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Stop Orders and Stop Limit Orders to Sell

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If you aren't familiar with them, you're going to be amazed at what an invaluable tool you've been missing out on. They don't cost a single red cent to use, but not using them can cost a great deal. Now let us bow our heads; for a moment with:

Stop Orders and Stop Limit Orders to Sell.

Suppose I have a stock that I bought @ $9.00 a share, in expectation of it rising to $15.00. After which, the price rises to $14.00 and settles. While still anticipating the stock to rise to $15.00, I can place a Stop Order as a safety net, at a minimum (more, but not less than) of .25 (.25=1/4 point) below the current bid price.

Now if the stock rises as expected, I can cancel my Stop Order to Sell and replace it with one of these two other types of sell orders; either a Limit or Market. Then I can execute the sell, for my originally predicted profit. Had I not used this tool, I likely would have sold at $14.00 in fear of the price sliding back down. Taking a portion my small profit with it.

In the event my venture is foiled and the price drops to the point where it's bid price strikes the same price as I set the Stop Order at, the Stop Order will become a Market Order, allowing the stock to then sell as such.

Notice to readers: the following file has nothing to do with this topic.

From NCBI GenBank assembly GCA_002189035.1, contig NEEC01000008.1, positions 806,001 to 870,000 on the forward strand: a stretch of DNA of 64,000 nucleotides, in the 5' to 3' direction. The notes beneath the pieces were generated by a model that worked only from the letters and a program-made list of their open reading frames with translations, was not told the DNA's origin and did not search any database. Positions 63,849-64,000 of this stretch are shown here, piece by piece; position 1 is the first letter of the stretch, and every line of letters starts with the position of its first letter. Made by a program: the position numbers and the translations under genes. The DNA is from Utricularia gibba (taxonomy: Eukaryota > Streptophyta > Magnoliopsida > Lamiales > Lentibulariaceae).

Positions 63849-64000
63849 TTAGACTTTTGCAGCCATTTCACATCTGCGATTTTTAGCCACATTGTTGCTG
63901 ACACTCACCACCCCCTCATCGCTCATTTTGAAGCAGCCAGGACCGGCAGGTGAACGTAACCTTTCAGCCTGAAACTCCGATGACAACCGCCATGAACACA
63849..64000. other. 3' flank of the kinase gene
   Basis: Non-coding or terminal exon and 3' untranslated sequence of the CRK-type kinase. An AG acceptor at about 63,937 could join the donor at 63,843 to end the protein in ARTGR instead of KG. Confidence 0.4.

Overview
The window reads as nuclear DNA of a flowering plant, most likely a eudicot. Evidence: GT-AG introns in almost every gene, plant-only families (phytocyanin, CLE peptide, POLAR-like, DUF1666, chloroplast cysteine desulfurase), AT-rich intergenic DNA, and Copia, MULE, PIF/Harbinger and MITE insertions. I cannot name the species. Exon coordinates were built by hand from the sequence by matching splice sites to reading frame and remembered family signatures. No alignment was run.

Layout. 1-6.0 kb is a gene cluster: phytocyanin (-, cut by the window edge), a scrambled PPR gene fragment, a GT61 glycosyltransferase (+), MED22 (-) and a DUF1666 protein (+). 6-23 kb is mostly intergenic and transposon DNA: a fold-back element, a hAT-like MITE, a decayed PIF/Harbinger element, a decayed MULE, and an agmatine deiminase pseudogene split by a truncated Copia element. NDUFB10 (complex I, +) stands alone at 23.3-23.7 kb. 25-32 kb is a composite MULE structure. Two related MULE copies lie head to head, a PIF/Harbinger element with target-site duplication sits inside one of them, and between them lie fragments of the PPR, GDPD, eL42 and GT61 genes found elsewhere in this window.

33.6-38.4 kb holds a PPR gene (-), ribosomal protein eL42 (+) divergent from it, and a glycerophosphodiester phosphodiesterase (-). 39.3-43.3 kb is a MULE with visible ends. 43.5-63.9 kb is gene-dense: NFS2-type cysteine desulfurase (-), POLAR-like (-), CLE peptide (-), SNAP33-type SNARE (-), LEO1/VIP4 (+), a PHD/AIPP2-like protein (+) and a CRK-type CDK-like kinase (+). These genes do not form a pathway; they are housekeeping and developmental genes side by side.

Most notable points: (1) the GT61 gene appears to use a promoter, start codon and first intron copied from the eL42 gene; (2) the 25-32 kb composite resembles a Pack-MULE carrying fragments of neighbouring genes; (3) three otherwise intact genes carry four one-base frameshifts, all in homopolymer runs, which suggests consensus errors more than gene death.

In this case, if the stock's bid price were to suddenly plummet below my Stop Order to sell, the stock would instantly sell at that unexpected lower Market price. Now if that bid price's fast drop took it down to say oh, maybe $11.50 or so, the stock would sell instantly at that price, irregardless of what the Stop Order to sell was originally placed at.

Exact same scenario only with a Stop Limit Order used instead of a Stop Order. When the stock's bid price drops down to where the Stop Limit Order is set. The Stop Limit Order then becomes a Limit Order to sell and the stock will sell as a Limit Order only. Meaning that in the event that the bid price abruptly drops below what I have placed the Stop Limit Order at, the stock will not sell. Because once that Stop Limit Order becomes a Limit Order, the stock can only sell at the exact price, that the now, Limit Order is set at. So the bid price will have to come back up again and meet the price that the Limit Order is at, before it can sell. If the price doesn't come back up and/or simply continues to drop; you are sadly, out of luck...sorry.

I'm not sure which is best. That decision would have to be made on a case by case basis. I most often choose the Stop Order to sell. But then again, that's just me.


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